Sarawak to upgrade Native Court to be on par with Syariah and Civil Court — Abg Jo

Abang Jo (3rd right) launches the forum, while other guests look on.

By Brad Rantayy

MIRI, Sept 6: The state government is open to learning and emulating the native court system in New Zealand, as it looks to raise the level of Sarawak Native Court to be on par with the Syariah and Civil Court.

Chief Minister Datuk Patinggi Abang Johari Tun Openg said the state, in the process of transforming its native court, will learn the experience of New Zealand concerning the handling of its Maori Land Court (MLC).

“We must have a strong Native Court that not only deals with the Native Customary Rights (NCR) land matters but also Sarawak native issues.

“The best country that Sarawak can emulate or learn from is the New Zealand Native Court system,” he said when launching the Land Code (Amendment) Ordinance 2018 forum, here, today.

Abang Johari (seated centre) and other guests giving their thumb’s up after the launching.

Abang Johari added that the Native Court is a crucial platform to resolve matters concerning the natives including NCR land, Native Territorial Domain (NTD) and Native Communal Title.

About 500 participants, mainly local community leaders from the state northern region (Bintulu, Miri, Limbang and Lawas), took part in the two-day event.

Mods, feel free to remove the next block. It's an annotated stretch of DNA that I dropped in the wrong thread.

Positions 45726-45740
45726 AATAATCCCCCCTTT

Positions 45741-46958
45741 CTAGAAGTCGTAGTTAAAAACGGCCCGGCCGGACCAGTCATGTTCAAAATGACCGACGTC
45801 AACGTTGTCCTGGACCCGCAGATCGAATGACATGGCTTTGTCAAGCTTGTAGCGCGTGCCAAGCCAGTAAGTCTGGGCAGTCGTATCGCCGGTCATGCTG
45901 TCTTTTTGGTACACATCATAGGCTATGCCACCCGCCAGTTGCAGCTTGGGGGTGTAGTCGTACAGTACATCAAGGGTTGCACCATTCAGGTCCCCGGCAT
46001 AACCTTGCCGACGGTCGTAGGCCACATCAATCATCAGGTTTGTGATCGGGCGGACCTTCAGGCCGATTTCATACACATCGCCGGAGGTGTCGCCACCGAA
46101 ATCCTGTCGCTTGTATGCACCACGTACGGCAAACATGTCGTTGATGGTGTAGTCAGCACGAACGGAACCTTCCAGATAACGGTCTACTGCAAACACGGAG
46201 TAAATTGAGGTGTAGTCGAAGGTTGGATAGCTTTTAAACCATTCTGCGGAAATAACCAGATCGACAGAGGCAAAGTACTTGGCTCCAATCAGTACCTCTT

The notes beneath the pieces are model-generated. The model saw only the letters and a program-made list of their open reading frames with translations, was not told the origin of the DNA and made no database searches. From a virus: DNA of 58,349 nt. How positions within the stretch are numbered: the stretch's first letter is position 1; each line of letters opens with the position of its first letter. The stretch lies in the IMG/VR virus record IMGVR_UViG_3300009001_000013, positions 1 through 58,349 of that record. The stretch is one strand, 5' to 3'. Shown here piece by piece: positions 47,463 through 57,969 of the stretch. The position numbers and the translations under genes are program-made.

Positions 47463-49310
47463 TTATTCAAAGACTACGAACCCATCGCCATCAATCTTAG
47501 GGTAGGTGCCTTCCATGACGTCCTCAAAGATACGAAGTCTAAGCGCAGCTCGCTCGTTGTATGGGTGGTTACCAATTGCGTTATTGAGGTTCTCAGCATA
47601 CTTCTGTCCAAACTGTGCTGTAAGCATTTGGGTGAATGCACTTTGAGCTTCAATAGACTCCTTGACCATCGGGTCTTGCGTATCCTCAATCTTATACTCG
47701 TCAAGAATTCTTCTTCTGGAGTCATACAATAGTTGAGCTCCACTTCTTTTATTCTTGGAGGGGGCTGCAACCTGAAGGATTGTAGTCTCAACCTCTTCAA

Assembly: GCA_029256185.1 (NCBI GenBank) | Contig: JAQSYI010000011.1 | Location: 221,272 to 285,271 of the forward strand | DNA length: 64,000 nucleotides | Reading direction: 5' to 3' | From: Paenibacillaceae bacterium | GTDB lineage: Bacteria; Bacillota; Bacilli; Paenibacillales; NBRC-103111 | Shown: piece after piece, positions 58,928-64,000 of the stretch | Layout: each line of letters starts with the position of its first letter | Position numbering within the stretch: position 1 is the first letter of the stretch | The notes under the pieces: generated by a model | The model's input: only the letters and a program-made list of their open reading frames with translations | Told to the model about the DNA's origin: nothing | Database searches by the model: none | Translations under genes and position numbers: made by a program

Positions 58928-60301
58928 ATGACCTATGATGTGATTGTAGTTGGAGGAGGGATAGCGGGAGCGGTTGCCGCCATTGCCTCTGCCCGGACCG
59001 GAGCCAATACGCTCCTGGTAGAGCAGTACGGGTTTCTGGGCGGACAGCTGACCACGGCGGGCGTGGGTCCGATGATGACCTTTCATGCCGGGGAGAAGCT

The forum aimed to enlighten community leaders and native landowners on matters pertaining to their NCR rights, including Section 6 and Section 18 under the Sarawak Land Code.

“I believe this forum will help strengthen our vision and mission in further developing Sarawak people and its economy,” he said, while describing the forum as a crucial avenue to help clarify misconceptions on the Land Code (Amendment) 2018.

Abang Johari reminded landowners not to fall victim to any misleading facts on Section 6 and Section 8 of the Sarawak Land Code raised by irresponsible individuals.

He also advised landowners who acquired their NCR land titles to retain the ownership and avoid converting it into a mixed zone land.

“These are the biggest challenges we face, landowners (once they acquired their land titles) submit their application to convert their land to mixed zone and most of the time, we have to reject because it was not a good idea. Keep your land once you got the title and develop it,” he advised. — DayakDaily